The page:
It stands to reason that conflict will arise between two or more sinners intent upon mutually exclusive actions. Something has to give. But I have been noticing how often even well-meaning Christians are quite determined to dictate or evaluate the choices, decisions and behavior of others. Not only where a clear Word of the Lord identifies what is right and what is wrong, but also in matters that fall well within the freedom of the Gospel. Or, sometimes it happens that a course of action quite in harmony with the Holy Scriptures will be questioned and criticized in favor of something else that may be at odds with the good and gracious will of God. As I have become increasingly aware of such tendencies, also in myself, I have been wondering why we poor, miserable sinners are inclined to act this way.
Tolerance and diversity-for-its-own-sake are all the vogue these days; they have been for a while now. I find that whole kit-n-caboodle a bit humorous and ironic, since it is a mindset that seeks approval from those who are different by choice. But why? As much as everyone wants to be a self-determinating individual, it seems the vast majority of folks are really hoping that their self-determination will end up looking pretty "normal" and "mainstream." Those who pride themselves in being "weird," have generally identified quirkiness and eccentricity as the very sort of cool that will help them to be accepted and fit in. We all crave a clear sense of personal identity, but, so far as I can tell, most of us would prefer that identity to be recognizable and more familiar than strange to our neighbors in the world. Tolerance and diversity are stressed, I think, mainly to broaden the parameters within which "normal" is to be found; because the truth of the matter is that no one is really very tolerant of differences in others. We want to be like everyone else, because we'd prefer that everyone else be like us.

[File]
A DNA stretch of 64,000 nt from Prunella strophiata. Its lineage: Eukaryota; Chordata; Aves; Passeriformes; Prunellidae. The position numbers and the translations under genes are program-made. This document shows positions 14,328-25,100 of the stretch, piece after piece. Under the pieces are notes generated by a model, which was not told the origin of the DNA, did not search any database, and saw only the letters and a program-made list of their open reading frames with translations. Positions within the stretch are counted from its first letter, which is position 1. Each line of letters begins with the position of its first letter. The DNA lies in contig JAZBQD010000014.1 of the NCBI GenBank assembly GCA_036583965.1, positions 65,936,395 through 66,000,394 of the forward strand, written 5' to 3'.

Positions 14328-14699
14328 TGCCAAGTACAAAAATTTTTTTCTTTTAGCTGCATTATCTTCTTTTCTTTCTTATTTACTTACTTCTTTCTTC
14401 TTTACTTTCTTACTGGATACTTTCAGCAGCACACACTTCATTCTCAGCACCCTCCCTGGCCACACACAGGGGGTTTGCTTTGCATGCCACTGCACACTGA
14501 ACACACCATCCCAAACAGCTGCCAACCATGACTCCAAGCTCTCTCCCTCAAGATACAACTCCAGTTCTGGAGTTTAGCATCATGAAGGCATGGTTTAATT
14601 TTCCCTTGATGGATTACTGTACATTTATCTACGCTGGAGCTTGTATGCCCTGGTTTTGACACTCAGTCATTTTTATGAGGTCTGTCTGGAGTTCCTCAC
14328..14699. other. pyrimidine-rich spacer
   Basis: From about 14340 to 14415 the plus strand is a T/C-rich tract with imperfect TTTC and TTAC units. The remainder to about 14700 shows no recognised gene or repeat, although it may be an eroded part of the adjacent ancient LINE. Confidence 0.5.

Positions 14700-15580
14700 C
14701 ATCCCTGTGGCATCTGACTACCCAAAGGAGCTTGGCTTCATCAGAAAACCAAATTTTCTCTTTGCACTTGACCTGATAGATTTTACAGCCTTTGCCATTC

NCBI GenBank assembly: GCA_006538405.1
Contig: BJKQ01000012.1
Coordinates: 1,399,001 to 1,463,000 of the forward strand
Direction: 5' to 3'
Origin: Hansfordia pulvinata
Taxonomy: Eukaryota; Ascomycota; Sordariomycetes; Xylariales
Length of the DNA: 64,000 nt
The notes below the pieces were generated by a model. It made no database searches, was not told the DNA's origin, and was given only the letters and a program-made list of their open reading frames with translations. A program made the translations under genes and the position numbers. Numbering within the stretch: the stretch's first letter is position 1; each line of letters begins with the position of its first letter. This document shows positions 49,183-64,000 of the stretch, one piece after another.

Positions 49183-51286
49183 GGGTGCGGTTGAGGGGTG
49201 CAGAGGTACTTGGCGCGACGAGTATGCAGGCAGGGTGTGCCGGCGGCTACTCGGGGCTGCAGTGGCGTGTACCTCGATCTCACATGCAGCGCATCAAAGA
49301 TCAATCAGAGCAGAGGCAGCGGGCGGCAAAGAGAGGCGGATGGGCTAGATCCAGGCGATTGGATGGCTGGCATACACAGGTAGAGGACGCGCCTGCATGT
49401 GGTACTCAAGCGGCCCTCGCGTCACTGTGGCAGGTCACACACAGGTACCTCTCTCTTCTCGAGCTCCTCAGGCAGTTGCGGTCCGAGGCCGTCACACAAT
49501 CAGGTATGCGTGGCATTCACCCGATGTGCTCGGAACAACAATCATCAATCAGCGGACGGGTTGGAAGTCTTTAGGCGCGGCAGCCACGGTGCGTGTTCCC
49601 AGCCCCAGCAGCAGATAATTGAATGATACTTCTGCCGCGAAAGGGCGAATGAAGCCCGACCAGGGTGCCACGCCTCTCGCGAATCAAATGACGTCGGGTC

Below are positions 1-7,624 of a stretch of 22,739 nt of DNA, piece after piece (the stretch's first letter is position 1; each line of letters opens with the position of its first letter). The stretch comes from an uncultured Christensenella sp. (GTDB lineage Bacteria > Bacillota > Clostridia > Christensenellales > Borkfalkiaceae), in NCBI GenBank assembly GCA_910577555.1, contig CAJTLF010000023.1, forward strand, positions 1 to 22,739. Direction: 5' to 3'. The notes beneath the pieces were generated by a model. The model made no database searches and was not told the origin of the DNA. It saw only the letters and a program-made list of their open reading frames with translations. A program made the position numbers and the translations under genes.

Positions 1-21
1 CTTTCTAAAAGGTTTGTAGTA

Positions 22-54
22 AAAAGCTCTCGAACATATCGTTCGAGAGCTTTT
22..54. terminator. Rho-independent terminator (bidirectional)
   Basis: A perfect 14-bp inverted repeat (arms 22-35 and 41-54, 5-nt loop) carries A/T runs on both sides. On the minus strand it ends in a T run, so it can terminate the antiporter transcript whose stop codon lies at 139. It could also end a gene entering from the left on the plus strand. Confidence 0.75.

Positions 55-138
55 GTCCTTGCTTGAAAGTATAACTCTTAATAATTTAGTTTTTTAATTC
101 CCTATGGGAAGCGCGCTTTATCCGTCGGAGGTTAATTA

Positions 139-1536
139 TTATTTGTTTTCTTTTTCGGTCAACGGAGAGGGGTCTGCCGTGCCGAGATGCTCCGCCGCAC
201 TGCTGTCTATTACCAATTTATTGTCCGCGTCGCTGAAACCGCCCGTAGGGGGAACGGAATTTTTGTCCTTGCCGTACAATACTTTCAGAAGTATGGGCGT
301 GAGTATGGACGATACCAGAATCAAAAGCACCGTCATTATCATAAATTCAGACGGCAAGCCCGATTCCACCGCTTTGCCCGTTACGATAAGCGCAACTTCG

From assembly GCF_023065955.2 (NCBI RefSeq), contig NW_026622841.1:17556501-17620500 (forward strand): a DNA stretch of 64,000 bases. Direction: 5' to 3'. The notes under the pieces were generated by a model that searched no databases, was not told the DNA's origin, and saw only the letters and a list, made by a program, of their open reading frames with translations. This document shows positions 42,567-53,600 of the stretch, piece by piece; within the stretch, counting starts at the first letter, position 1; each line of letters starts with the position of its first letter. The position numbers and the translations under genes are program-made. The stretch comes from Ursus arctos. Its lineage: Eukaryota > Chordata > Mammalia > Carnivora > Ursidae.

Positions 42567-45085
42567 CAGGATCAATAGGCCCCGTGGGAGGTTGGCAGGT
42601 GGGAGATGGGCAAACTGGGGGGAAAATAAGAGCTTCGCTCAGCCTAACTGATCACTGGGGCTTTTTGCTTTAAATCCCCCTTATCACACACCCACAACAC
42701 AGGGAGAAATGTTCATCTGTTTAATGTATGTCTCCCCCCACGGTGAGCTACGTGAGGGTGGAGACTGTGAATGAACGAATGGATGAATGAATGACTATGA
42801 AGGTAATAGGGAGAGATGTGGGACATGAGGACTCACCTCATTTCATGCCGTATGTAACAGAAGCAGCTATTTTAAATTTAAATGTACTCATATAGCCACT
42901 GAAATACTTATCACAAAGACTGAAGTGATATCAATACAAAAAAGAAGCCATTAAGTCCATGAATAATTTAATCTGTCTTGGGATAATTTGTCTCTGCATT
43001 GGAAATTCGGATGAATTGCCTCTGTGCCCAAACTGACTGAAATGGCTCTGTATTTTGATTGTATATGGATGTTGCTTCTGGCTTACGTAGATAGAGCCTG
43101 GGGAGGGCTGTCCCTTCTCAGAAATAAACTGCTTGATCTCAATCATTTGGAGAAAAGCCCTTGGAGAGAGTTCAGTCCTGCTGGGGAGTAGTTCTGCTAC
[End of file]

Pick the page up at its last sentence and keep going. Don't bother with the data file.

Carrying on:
Admittedly, there does seem to be rather a lot of tolerance when it comes to religion and the myriad things that pass for "spirituality." There's a tendency to cut everyone a bunch of slack when it comes to God, partly because there is this mistaken notion that we can't be too sure about any particular truth of the matter, but also, I think, because insisting upon any objective truth about God already rules out the notion that I am free to pick and choose who and what I am. By tolerating "anything goes" with my neighbor and his faith, I presume to give myself the same latitude and to exercise a kind of spiritual licentiousness.
When it comes to a consideration of other people, however, there is a decided lack of patience or tolerance for any thinking or behaving that diverges from one's own choices and decisions. Folks get downright aggressive about this. Some are openly aggressive, not hesitating to express their opinion as though it were the golden mean by which all else is to be measured. Others are far more passively aggressive, smiling to their neigbhor's face, but disparaging and criticizing behind his or her back. Either way, the critique emerges from the fact that people make different decisions from different perspectives, with different values, goals and purposes. Some things are plainly right or wrong, but most things in life are not so clearly either one. Great. Except that we get uncomfortable when others proceed differently than we do or have (or would), and others are similarly unsettled by our distinctive actions.
I've concluded that this urge to criticize and "correct" the differences in others, stems from the works righteousness inherent in our sinfulness. Believing that our righteousness is a product of our own behavior, every choice and every action is freighted with a fevered scrupulosity and weighted with unwarranted significance. If we are pridefully convinced of our own righteousness, we evaluate the differences in others as obviously unrighteous. Alternatively, if we are uncertain of ourselves and our decisions, then the contrasting choices and actions of our neighbors are threatening and downright dangerous to our self-confidence and sense of security. Hence we become either condescending or defensive. That appears to be the reason we poor sinners have such a hard time allowing others to be themselves and do their own thing. It's finally impossible to "live and let live" when you're trying to live by the righteousness of the Law, as the old Adam is always striving to do. The freedom to be ourselves, and the freedom to let others be themselves, is lived only in the Gospel: in the grace, mercy and peace of the New Man, Jesus Christ.
Homily at Evening Prayer (last night)
15 hours ago